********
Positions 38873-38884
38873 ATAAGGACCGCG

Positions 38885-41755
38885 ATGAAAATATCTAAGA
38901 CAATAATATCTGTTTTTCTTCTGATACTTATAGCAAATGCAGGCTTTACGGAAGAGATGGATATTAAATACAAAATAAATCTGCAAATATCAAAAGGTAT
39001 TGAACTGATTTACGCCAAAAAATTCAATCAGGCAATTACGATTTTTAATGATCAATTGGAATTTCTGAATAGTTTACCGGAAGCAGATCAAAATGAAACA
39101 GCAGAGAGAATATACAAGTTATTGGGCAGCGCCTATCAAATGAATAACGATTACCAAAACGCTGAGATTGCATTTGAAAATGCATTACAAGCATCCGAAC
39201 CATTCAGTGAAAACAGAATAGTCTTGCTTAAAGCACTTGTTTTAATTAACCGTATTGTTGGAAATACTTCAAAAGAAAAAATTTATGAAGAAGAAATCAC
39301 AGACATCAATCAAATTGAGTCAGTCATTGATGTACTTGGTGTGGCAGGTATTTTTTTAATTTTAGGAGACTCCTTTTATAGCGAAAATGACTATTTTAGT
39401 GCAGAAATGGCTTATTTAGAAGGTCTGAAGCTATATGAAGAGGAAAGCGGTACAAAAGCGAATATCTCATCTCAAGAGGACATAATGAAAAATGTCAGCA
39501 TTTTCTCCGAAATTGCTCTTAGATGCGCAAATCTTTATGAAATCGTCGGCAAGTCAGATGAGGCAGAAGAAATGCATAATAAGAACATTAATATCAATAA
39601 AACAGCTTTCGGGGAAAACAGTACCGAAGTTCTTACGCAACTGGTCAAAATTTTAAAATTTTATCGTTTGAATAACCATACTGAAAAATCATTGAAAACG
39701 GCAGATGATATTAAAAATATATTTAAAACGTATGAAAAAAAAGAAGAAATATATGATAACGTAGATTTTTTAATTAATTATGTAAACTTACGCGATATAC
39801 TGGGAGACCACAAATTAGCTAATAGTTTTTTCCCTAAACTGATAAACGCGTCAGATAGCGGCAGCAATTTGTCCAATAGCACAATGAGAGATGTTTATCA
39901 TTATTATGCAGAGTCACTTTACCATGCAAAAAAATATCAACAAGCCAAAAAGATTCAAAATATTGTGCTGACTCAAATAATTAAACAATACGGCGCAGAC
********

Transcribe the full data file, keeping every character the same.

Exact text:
Positions 38873-38884
38873 ATAAGGACCGCG

Positions 38885-41755
38885 ATGAAAATATCTAAGA
38901 CAATAATATCTGTTTTTCTTCTGATACTTATAGCAAATGCAGGCTTTACGGAAGAGATGGATATTAAATACAAAATAAATCTGCAAATATCAAAAGGTAT
39001 TGAACTGATTTACGCCAAAAAATTCAATCAGGCAATTACGATTTTTAATGATCAATTGGAATTTCTGAATAGTTTACCGGAAGCAGATCAAAATGAAACA
39101 GCAGAGAGAATATACAAGTTATTGGGCAGCGCCTATCAAATGAATAACGATTACCAAAACGCTGAGATTGCATTTGAAAATGCATTACAAGCATCCGAAC
39201 CATTCAGTGAAAACAGAATAGTCTTGCTTAAAGCACTTGTTTTAATTAACCGTATTGTTGGAAATACTTCAAAAGAAAAAATTTATGAAGAAGAAATCAC
39301 AGACATCAATCAAATTGAGTCAGTCATTGATGTACTTGGTGTGGCAGGTATTTTTTTAATTTTAGGAGACTCCTTTTATAGCGAAAATGACTATTTTAGT
39401 GCAGAAATGGCTTATTTAGAAGGTCTGAAGCTATATGAAGAGGAAAGCGGTACAAAAGCGAATATCTCATCTCAAGAGGACATAATGAAAAATGTCAGCA
39501 TTTTCTCCGAAATTGCTCTTAGATGCGCAAATCTTTATGAAATCGTCGGCAAGTCAGATGAGGCAGAAGAAATGCATAATAAGAACATTAATATCAATAA
39601 AACAGCTTTCGGGGAAAACAGTACCGAAGTTCTTACGCAACTGGTCAAAATTTTAAAATTTTATCGTTTGAATAACCATACTGAAAAATCATTGAAAACG
39701 GCAGATGATATTAAAAATATATTTAAAACGTATGAAAAAAAAGAAGAAATATATGATAACGTAGATTTTTTAATTAATTATGTAAACTTACGCGATATAC
39801 TGGGAGACCACAAATTAGCTAATAGTTTTTTCCCTAAACTGATAAACGCGTCAGATAGCGGCAGCAATTTGTCCAATAGCACAATGAGAGATGTTTATCA
39901 TTATTATGCAGAGTCACTTTACCATGCAAAAAAATATCAACAAGCCAAAAAGATTCAAAATATTGTGCTGACTCAAATAATTAAACAATACGGCGCAGAC